• Two other things that are highly unlikely for the Braves: The signing of deGrom or a shortstop other than Dansby Swanson. If the Braves cannot keep Swanson, they will probably be out of the picture for Trea Turner, Carlos Correa and Xander Bogaerts, all of whom figure to be more expensive. Which is why president of baseball operations Alex Anthopoulos at the GM meetings mentioned Orlando Arcia and Vaughn Grissom as internal options.
No player currently with the Braves will earn more than $22 million in any season over the course of his contract, seemingly creating the flexibility for a major expenditure. But the Braves are reluctant to enter into a deal with any player who takes up too high a percentage of their payroll, knowing in future seasons the salaries of their young players will rise.
• The chances of the Brewers trading shortstop Willy Adames probably are slim. Luis Urías and Brice Turang both can play short, but Adames is a core player for Milwaukee. And the Brewers’ newly promoted GM, Matt Arnold, is well aware of what happened to the team after his predecessor, David Stearns, subtracted another core player, closer Josh Haderat the deadline.
Granted, a clubhouse can more easily recover from an offseason trade than one at midseason. The Brewers, though, have other position players they can move if they want to reconfigure their payroll. Second baseman Kolten Wong is set to earn $10 million. Right fielder Hunter Renfroe is projected to get $11.2 million in arbitration. Both will be free agents at the end of the 2023 season.
Adames, projected to earn $9.2 million in arbitration, is under club control through 2024.
• Free agent Adam Frazier is coming off a career-low .612 OPS in 602 plate appearances with the Mariners, but some teams see potential in him as a super-utility type. Not a bad thought, particularly if Frazier regains the offensive form he displayed in 2021 before his trade from the Pirates to the Padres.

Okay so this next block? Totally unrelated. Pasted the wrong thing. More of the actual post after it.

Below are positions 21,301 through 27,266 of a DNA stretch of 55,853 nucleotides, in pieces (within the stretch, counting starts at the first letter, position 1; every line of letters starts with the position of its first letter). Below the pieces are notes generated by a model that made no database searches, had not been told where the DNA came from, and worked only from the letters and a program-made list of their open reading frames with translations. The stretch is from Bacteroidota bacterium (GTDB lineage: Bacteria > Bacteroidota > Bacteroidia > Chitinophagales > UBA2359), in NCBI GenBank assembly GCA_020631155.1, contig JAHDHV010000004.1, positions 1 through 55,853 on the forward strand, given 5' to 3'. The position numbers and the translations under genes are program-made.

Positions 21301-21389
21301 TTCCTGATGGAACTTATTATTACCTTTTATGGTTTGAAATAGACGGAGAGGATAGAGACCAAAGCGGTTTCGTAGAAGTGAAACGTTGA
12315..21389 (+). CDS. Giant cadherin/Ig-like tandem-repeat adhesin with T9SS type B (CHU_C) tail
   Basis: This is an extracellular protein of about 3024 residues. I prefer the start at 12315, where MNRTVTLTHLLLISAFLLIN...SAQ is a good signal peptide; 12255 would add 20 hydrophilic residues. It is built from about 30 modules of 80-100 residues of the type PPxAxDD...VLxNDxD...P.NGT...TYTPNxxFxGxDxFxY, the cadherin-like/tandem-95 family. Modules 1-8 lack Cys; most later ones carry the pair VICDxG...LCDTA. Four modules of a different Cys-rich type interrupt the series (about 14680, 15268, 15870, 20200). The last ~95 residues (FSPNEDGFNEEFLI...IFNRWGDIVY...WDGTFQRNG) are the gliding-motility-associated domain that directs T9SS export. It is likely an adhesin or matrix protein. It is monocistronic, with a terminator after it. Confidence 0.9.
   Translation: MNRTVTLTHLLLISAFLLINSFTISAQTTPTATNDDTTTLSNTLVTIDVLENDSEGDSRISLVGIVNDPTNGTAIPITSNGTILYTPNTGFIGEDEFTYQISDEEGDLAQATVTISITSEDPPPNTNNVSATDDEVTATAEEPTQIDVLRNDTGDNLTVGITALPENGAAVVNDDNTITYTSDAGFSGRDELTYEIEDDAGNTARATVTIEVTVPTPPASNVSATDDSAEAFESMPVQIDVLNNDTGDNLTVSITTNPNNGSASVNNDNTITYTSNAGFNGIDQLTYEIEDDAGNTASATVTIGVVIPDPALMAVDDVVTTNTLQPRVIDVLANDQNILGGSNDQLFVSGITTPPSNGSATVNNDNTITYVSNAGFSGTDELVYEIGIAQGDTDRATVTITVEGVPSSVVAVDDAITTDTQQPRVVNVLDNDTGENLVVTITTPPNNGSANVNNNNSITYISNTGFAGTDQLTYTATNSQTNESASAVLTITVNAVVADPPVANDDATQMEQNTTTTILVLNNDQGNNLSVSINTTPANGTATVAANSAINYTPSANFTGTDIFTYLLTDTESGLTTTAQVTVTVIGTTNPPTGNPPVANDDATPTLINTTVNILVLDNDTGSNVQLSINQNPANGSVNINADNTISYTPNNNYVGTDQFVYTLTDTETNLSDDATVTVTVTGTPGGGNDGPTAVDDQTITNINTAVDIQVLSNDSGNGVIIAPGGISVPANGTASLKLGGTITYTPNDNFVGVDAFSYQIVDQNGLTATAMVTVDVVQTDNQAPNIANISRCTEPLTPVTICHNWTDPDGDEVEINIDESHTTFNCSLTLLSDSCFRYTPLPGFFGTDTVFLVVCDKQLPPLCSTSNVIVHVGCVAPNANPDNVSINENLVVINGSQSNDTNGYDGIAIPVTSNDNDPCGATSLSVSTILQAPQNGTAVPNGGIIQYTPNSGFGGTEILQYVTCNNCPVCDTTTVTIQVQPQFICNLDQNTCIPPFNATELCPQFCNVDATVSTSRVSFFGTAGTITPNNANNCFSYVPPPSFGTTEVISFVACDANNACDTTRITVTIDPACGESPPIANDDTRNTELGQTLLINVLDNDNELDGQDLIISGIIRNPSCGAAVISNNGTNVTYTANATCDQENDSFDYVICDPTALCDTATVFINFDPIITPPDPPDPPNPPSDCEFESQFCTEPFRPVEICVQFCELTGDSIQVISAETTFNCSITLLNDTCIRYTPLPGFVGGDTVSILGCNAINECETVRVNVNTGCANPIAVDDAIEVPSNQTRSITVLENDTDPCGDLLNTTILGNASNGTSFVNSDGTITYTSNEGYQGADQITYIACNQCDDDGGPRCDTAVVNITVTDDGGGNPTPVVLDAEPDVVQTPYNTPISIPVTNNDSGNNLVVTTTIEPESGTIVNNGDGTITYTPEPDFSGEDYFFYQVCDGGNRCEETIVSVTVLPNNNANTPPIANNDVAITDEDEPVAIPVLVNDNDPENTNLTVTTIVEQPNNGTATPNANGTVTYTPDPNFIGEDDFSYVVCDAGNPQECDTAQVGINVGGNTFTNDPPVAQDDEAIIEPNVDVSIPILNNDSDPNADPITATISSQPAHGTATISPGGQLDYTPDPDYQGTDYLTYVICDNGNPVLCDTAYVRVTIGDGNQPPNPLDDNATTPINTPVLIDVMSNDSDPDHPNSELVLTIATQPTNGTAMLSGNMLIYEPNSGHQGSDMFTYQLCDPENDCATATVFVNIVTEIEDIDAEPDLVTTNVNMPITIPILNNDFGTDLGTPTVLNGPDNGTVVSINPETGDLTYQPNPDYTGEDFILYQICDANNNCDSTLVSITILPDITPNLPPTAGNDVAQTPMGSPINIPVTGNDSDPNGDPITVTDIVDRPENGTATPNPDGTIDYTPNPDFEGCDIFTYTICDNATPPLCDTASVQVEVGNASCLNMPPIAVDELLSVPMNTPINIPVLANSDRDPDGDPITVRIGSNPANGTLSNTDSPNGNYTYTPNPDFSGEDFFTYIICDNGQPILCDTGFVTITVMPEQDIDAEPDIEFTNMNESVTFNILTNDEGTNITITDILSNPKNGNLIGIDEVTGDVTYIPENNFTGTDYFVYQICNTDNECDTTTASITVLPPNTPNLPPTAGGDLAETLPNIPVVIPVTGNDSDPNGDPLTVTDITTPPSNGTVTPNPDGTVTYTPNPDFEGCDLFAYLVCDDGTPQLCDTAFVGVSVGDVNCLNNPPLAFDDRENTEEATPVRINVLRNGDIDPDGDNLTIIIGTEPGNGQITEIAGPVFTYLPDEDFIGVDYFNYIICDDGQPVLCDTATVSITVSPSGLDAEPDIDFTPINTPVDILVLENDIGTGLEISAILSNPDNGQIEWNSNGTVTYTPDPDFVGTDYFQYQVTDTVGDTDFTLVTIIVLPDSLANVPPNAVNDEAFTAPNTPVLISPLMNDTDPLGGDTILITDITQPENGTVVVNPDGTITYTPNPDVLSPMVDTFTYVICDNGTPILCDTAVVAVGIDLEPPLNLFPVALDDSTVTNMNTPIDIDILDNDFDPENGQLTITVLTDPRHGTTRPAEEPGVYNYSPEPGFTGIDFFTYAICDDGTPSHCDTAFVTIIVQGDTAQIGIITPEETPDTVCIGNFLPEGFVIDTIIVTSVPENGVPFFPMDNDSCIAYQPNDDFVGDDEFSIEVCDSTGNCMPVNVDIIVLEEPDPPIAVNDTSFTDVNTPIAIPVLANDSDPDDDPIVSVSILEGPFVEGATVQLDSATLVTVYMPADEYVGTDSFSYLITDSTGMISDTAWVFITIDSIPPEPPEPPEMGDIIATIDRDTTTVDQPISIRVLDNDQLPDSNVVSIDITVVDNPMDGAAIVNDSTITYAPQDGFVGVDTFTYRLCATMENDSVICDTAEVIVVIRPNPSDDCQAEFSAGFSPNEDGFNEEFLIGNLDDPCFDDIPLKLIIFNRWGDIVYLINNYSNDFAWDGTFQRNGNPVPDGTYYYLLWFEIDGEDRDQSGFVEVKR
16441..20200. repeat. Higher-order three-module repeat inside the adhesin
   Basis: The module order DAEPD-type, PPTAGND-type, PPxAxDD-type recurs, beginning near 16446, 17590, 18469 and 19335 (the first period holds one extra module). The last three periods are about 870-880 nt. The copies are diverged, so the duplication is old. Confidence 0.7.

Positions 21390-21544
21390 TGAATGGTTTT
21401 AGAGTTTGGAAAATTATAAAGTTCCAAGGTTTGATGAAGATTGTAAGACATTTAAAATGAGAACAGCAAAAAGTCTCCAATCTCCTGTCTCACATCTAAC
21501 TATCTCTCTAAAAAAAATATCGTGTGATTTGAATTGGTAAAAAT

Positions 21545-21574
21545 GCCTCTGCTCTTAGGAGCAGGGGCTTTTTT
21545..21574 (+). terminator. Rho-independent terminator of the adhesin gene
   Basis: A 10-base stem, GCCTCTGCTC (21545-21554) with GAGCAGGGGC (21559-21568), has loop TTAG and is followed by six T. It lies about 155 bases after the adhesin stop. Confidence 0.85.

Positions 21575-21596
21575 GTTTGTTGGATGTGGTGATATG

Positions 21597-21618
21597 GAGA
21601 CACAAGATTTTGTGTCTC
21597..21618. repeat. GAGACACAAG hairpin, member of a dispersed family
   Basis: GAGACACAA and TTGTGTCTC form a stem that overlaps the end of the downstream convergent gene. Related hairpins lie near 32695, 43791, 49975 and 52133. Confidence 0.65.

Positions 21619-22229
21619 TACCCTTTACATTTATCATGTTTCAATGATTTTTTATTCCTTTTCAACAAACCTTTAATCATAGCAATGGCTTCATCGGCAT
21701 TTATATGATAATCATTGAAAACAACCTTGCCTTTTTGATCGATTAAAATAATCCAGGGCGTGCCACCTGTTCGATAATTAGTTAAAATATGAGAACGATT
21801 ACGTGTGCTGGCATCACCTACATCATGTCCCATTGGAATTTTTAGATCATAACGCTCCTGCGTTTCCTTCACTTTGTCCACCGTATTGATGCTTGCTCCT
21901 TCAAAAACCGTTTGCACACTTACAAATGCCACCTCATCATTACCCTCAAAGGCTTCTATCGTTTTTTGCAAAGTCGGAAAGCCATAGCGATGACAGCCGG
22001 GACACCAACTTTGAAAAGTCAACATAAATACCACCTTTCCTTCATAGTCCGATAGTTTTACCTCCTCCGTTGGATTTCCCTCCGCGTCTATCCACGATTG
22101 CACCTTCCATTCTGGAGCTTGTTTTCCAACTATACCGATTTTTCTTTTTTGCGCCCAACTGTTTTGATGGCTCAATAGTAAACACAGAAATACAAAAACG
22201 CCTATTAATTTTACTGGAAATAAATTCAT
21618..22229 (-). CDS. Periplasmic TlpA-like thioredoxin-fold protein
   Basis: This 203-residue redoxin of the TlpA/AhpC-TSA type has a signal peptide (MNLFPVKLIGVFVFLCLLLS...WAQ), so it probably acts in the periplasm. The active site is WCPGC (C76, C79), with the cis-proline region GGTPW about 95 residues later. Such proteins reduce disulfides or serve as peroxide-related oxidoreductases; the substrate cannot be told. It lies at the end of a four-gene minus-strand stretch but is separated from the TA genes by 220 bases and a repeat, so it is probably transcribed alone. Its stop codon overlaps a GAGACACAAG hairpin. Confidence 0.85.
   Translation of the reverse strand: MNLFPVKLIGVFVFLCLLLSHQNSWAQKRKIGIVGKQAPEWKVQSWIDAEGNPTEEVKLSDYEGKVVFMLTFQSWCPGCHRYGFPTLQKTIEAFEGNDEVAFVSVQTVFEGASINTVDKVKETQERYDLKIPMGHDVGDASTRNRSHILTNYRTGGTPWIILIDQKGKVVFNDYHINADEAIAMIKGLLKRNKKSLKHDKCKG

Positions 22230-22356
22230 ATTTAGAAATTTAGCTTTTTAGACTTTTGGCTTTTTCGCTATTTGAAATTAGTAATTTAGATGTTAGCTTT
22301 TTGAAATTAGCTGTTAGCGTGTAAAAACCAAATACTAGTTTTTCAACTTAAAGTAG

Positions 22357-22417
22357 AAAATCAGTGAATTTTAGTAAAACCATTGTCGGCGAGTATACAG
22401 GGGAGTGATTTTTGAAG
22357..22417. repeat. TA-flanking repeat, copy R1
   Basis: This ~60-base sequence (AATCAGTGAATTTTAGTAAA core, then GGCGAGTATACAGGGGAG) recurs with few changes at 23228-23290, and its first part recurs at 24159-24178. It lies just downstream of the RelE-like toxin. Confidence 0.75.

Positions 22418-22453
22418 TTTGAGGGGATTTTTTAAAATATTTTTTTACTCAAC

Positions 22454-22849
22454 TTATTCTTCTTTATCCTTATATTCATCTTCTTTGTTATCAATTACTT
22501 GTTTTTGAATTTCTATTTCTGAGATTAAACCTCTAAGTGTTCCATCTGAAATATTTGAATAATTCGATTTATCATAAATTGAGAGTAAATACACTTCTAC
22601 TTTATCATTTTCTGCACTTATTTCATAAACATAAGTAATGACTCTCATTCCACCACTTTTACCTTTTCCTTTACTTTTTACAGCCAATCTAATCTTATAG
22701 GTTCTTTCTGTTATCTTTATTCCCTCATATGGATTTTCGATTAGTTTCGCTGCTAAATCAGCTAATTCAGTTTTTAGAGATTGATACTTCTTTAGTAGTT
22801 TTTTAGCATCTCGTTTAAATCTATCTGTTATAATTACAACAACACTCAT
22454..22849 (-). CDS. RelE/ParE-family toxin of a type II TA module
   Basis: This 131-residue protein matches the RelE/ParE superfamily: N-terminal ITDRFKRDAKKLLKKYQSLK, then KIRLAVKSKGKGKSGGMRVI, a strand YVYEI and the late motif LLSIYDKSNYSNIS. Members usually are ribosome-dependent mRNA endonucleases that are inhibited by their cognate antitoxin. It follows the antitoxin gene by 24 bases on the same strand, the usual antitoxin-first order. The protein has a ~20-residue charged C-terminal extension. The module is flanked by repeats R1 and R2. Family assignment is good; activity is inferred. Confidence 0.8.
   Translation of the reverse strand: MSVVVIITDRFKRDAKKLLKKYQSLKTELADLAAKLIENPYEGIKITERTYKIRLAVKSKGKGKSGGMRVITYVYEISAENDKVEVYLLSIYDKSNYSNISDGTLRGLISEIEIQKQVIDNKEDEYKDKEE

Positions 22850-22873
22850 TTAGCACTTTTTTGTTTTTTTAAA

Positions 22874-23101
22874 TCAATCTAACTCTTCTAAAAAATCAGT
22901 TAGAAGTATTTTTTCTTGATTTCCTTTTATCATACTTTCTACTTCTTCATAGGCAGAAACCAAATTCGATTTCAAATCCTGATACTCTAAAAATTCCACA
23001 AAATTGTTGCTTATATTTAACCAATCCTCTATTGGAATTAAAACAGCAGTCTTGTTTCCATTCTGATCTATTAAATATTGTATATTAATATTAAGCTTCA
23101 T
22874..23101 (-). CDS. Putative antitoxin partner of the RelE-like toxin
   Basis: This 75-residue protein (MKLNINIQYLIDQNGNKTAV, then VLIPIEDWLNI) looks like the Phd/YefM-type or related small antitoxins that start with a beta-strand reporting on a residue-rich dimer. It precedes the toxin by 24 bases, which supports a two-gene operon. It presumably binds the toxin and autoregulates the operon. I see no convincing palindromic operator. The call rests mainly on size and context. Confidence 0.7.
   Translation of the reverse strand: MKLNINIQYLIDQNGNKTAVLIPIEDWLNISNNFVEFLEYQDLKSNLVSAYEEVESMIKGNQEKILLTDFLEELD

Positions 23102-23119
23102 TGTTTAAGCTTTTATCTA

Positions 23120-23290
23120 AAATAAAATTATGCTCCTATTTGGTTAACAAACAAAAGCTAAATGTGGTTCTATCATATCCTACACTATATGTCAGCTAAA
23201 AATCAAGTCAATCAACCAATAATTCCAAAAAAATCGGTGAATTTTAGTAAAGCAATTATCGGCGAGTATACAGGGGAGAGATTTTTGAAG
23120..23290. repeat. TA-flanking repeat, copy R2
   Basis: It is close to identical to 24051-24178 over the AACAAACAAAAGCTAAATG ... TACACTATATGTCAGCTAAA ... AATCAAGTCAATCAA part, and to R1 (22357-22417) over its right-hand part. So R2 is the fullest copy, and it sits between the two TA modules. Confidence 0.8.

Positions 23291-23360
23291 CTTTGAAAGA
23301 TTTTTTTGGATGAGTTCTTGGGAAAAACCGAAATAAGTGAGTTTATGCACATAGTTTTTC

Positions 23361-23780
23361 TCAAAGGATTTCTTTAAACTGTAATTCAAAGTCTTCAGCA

Frazier, who turns 31 on Dec. 14, received Gold Glove votes in left field in 2017, his first full season, and was a top-five finisher at second base in 2019, 2020 and 2021. Last season, he played in all three outfield spots as well as second and short , his position at Mississippi State.
• This is my own speculation, and not anything I’ve heard specifically. But Matt Carpenter’s deep and enduring connections to the Cardinals would seem to make a potential reunion feasible.
Carpenter was a roommate in rookie ball with Cardinals manager Oli Marmol. His transformation last offseason included a visit to the Marucci’s baseball performance lab in Baton Rouge, La., with Cardinals stars Paul Goldschmidt and Nolan Arenado, as well as hitting sessions with former teammate and new Cardinals bench coach Matt Holliday.
The retirement of Albert Pujols potentially creates an opening for Carpenter, who turns 37 on Nov. 26. And the departure of hitting coach Jeff Albert could also enhance the possibility. Carpenter did not blame Albert for his struggles in his later years with the Cardinals, but said, “I just never bought into (analytics) like I should have.”
(Top photo of Justin Verlander: Sean M. Haffey / Getty Images)